DETROIT - Beleaguered auto maker G.M.C. announced today it had sold the Swedish Saab corporation to a company it also owned.
Speaking at a well organized and laid back press conference, General Motors Public Relations spokesman Gerry Geraldson told reporters that the company had mistakenly inked a deal to sell the Saab Corporation to the Slöb Motor Company (prn. s-loh-b), which G.M. acquired in late 1997. Those involved in the sale -- senior executives at both companies -- had "simply forgotten" the 13 year old deal. "You have to keep in mind that General Motors owns a little more than the GNP of Chile could purchase, so it's almost inevitable that these things are going to happen," said Geraldson.
The botched sale couldn't have come at a worse time for capital hungry G.M., who hoped to shed the badly hemmoraging Swedish company to staunch the bleeding from recent beatings in global financial markets. Instead today, as Wall Street became aware of the blunder, shares of G.M., Saab, and even Slöb itself tumbled.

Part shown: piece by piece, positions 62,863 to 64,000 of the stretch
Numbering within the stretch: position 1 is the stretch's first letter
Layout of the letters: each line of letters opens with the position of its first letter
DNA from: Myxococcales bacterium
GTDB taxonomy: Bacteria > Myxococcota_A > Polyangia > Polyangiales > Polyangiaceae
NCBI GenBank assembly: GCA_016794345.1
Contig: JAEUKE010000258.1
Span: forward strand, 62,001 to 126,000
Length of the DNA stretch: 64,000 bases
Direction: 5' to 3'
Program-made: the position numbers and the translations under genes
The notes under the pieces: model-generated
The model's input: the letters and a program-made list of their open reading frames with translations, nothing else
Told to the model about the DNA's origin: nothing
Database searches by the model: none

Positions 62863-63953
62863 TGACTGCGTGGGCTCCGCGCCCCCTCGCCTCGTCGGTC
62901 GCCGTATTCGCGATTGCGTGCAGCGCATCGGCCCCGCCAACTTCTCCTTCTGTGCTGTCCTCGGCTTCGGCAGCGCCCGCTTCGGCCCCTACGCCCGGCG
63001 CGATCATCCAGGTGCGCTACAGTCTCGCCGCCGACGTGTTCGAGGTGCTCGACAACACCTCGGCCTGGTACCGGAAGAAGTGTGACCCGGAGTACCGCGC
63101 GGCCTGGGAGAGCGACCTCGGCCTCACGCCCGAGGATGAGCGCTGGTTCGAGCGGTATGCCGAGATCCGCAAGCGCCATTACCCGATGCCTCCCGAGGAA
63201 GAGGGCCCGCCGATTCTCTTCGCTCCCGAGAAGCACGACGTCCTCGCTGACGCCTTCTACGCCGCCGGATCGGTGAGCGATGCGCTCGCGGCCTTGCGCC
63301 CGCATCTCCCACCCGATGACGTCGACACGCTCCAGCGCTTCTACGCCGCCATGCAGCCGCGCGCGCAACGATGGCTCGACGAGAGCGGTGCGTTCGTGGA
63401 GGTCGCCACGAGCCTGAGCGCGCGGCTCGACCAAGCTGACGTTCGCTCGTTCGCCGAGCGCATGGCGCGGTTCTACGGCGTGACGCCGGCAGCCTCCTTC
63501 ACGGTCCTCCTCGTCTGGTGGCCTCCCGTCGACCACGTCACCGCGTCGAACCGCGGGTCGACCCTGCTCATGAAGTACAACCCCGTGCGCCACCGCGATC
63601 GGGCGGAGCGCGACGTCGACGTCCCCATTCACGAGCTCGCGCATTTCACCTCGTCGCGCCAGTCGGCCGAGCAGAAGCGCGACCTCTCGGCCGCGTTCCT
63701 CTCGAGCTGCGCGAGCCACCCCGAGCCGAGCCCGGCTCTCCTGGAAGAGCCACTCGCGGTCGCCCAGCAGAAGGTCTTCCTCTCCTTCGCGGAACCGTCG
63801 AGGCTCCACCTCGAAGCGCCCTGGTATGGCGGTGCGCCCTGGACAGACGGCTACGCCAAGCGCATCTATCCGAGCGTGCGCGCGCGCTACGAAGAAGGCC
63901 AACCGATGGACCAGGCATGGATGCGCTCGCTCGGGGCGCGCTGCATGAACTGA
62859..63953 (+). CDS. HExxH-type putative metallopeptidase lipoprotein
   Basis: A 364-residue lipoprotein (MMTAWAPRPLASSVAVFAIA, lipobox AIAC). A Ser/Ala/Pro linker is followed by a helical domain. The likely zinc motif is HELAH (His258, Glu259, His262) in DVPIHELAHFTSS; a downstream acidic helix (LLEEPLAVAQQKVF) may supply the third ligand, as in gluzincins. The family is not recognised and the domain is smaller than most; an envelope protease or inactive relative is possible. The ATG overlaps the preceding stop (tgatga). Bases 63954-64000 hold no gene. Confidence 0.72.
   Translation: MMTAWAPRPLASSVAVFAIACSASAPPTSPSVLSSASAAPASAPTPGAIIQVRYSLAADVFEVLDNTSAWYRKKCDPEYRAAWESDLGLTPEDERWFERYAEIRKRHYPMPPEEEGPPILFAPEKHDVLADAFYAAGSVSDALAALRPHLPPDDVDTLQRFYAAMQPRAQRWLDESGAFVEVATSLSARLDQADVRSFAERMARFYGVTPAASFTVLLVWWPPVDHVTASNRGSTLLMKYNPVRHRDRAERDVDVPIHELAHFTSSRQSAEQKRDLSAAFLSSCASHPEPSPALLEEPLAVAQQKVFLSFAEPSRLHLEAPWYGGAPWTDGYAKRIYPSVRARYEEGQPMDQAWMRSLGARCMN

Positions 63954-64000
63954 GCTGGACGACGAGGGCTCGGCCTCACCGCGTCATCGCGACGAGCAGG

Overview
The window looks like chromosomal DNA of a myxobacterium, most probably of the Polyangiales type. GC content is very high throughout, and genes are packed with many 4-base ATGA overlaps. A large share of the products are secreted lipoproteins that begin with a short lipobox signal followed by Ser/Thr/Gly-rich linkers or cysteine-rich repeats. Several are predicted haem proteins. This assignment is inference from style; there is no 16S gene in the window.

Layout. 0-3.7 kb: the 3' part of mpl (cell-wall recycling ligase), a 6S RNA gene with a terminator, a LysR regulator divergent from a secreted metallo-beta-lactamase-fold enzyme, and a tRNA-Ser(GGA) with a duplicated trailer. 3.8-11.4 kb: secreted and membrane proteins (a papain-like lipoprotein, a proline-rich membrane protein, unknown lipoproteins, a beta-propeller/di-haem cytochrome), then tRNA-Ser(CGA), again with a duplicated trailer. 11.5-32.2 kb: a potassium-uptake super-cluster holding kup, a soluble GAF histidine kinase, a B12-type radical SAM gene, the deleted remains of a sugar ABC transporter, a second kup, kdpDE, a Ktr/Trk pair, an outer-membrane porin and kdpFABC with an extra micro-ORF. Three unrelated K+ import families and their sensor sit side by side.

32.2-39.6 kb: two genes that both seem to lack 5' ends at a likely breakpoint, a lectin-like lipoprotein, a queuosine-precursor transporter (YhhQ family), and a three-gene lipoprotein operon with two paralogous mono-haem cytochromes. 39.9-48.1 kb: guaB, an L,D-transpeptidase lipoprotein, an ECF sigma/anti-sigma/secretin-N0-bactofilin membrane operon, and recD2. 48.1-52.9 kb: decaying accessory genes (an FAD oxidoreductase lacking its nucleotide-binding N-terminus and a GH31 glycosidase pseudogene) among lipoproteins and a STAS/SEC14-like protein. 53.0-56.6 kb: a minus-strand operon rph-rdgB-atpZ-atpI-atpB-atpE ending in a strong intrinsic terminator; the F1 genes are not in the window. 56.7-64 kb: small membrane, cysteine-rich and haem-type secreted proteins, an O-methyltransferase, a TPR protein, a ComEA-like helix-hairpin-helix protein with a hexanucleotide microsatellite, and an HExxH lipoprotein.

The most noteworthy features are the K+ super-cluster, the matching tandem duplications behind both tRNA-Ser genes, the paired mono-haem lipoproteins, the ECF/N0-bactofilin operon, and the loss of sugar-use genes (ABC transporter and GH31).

At first shocked, Wall Street remained steady this morning, trading in small lots against all three automakers, only becoming agitated as it realized what monumental incompetence it really was for a company to sell another company to itself without anyone in charge realizing the mistake. Shortly after, the Street pounded all three companies for 20-33% each, leading some analysts to conclude that the Street had, in fact, had a terrible lunch.